Homosexuality and Christianity have always seemed to be on opposing sides, but do they really need to be?

I am a Protestant Christian and have been my entire life. I am also straight, and I feel like it’s not really relevant, but if you must know, I’m white too. This article is not intended to, nor will it likely, make anyone who reads it Christian, straight or white unless you already were some combination of these already. Now you may start to believe I’m a heartless bigot who despises gay people, and that’s not the case at all.

Based on my denomination’s and my own beliefs, the Bible is perfect; it has no mistakes, and what the Bible says about homosexuality is that it’s an “abomination” (Leviticus 18:22). That verse is a part of Hebrew law, and many Christians believe that the law of the Old Testament no longer needs to be followed, citing many beliefs we no longer take part in (sacrifices, abstaining from pork, etc.). However, that’s not really the case.

Jesus Christ is the figurehead of Christianity, and he did not come to Earth to abolish the law. He came to fulfill it (Matthew 5:17). This means the Old Testament law is still relevant and true even past the resurrection of Jesus. Sacrifices are no longer necessary because He was the perfect sacrifice for all of us. The difference between Old Testament and New Testament now relies on the difference between ceremonial and moral law.

So the aforementioned verse on homosexuality still stands as a Christian belief to many, but what does that really mean for Christians?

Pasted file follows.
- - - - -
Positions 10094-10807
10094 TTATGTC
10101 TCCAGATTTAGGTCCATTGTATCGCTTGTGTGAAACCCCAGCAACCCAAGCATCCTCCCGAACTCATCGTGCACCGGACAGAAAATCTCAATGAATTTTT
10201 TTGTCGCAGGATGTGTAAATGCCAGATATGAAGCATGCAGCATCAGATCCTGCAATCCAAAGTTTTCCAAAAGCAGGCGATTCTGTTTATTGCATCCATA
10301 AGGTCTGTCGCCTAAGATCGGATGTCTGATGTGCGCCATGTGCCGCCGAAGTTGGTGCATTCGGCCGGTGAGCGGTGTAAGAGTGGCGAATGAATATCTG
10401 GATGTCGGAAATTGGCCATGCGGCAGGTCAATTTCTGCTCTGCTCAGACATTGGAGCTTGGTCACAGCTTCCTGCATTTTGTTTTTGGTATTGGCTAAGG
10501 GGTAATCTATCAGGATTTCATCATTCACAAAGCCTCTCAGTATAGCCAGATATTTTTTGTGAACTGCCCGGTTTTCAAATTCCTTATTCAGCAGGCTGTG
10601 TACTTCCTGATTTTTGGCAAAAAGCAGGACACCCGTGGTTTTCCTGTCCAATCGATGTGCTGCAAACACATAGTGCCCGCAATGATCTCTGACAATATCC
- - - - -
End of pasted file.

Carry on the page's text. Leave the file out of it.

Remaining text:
A foundation of Christianity states all people are sinners for life. The Christian belief is that all sinners deserve to die eternally in hell, and to reiterate, literally everyone is a sinner: Gay people, straight people and anyone and everyone else ever. Most Christians know this pretty well, but many, including myself, like to point to certain sins and say, “Well at least I’m not that bad.”

To drive home the reoccurring problem of sin in all of our lives, Jesus established that those who feel anger and lust are guilty of murder and adultery within their heart (Matthew 5). The average Christian is no better than a gay man or a lesbian woman. We are all sinners and guilty of terrible things in God’s eyes. This brings me to the real issue with Christians now: Discrimination.

“Let him who is without sin throw the first stone” (John 8:7). This is what Jesus told to a group of kill-happy Christians just before they stoned an adulteress. This, I believe, is the path Christians ought to take in dealing with any other sinner, but especially with members of the LGBTQ community.

It is not, nor has it ever been, the job of the United States to uphold the teachings of Christianity; all religions are equal (or at least they should be) in the eyes of the government. It’s time for Christians to get off the high horse and fall to our knees, “for all have sinned and fall short of the glory of God” (Romans 3:23).